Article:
My experiences are outpacing my ability to analyze them. Today I escaped a rain storm by taking refuge at this cafe in the smallest town, St Pierre, somewhere an hour north of Tours, and when I sat down I had so much to write in my journal that I couldn’t start.
I’d just come north on a small highway until I veered off to wander through hill towns, these wet stone villages resting around churches between hills. The churches are ancient, some go back to the 10th century, and their stone walls are melting from the generations of rain. Leaving the town you go up on top of the hills where there are fields that feed the towns (and probably the cities, now), then back down into another wet valley with its stone village.
There are chateaux everywhere – at one point I stopped and took this video of a bend in the road where there were three chateaux within sight, and wasn’t a noteworthy spot, not even a mark on the map. Each is unique, they’re all beautiful, they’re all enormous. But they’re built for the rich, too, and down the road in the valleys where people live next to streams there are small patches of dirt turned into neat vegetable gardens, all leafy greens and onion stalks at this time of year, but mostly dirt. I prefer this version of wealth – vegetables and dirt… but chateaux make for better pictures.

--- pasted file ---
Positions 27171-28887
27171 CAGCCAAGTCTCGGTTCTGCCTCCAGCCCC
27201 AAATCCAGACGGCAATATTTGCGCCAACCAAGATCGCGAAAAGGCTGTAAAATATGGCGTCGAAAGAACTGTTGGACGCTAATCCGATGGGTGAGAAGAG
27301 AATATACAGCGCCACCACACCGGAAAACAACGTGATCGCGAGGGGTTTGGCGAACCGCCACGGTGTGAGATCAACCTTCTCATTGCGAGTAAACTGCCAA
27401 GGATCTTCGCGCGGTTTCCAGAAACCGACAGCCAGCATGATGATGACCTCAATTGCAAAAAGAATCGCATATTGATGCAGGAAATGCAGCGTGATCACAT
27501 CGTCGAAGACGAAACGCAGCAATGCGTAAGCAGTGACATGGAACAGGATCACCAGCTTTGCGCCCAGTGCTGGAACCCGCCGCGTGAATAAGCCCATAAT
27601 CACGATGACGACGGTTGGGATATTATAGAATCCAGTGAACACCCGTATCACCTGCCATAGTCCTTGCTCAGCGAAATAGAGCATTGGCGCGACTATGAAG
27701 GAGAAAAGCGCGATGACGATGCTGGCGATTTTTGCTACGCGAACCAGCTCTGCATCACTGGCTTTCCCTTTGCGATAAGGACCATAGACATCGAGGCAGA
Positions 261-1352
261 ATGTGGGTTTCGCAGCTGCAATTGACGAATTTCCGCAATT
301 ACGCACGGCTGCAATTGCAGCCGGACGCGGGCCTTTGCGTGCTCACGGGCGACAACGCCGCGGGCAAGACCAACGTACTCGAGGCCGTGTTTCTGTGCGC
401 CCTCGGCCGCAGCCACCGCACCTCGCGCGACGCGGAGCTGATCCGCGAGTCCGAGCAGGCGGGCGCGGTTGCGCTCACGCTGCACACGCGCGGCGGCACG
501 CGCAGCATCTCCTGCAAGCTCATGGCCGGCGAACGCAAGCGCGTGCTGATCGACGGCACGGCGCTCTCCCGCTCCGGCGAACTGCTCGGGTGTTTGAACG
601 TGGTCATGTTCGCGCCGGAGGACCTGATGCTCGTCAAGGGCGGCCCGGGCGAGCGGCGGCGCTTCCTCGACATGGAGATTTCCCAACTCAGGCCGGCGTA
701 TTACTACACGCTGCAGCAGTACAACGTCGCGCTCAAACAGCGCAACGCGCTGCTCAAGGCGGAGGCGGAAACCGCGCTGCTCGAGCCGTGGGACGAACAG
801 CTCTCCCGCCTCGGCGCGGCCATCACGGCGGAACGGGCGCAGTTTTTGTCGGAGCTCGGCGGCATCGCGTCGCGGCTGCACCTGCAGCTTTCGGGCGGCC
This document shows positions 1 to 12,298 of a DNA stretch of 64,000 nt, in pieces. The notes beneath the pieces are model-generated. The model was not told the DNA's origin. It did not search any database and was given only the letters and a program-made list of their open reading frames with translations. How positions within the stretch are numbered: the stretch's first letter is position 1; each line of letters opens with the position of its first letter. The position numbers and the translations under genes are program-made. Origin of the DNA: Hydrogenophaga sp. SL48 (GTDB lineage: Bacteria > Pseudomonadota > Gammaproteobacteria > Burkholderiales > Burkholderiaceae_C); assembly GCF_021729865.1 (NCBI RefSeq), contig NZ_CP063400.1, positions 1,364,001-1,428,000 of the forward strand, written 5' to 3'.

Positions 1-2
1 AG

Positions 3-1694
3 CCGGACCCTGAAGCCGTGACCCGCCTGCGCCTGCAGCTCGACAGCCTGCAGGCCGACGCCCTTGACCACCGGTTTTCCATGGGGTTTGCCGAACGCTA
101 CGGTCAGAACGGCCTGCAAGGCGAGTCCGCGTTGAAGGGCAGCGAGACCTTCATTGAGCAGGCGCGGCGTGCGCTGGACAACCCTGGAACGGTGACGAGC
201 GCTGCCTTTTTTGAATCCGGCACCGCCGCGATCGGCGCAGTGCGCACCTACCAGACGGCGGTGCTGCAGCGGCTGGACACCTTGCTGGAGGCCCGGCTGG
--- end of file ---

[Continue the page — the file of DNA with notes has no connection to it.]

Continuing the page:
In the village of Marcon (cedilla) I ran into a bunch of school kids lined up to go back to class and we totally made each other’s days. They were excited to see a real scooter in their town with a foreign guy dressed in all black, while I was excited to see some real French school children like out of a romantic comedy. We all smiled and waved and yelled, “Au revoir! Au revoir!”
I was riding through a long stretch of cold woods when the rain started, and I bolted into the little cafe to find a fire just getting warm, I think they started it specifically for me to dry my gloves and coat. I told them I was hungry, and they served me even though they were stunned to find anyone wanted to eat after 2pm. They’re stuck in their ways, here, which protects the quality of life they’ve developed. I had chicken gizzards with potatoes & chives as a starter, then a tomato stuffed with spiced beef for the main. A cheese plate followed, and I had hot chocolate on either side of the meal.
The lady who owns the cafe told me about all these amazing little towns and archeological sites that were just beyond where we were, but it was 4 and the sun sets at 5:30, so I had to set off for Tours. But I reserved another night here at the hostel, and I’ll be back for Round 2 tomorrow.
I drove home while the sun sprayed orange light like water on the fields. When I finally got near Tours there was TRAFFIC (for most of the day I’d been alone on the road) but as a scooter in Europe I can pass all the cars to get to the front of stop lights or through traffic. On the last bridge into town I rode between two lanes all the way across the Loire, then pulled in front of a policeman (gendarmerie) to kinda test my luck, to see if what I did was legal. He didn’t give it a second look. I took a right up the bank and parked my scooter in front of the hostel.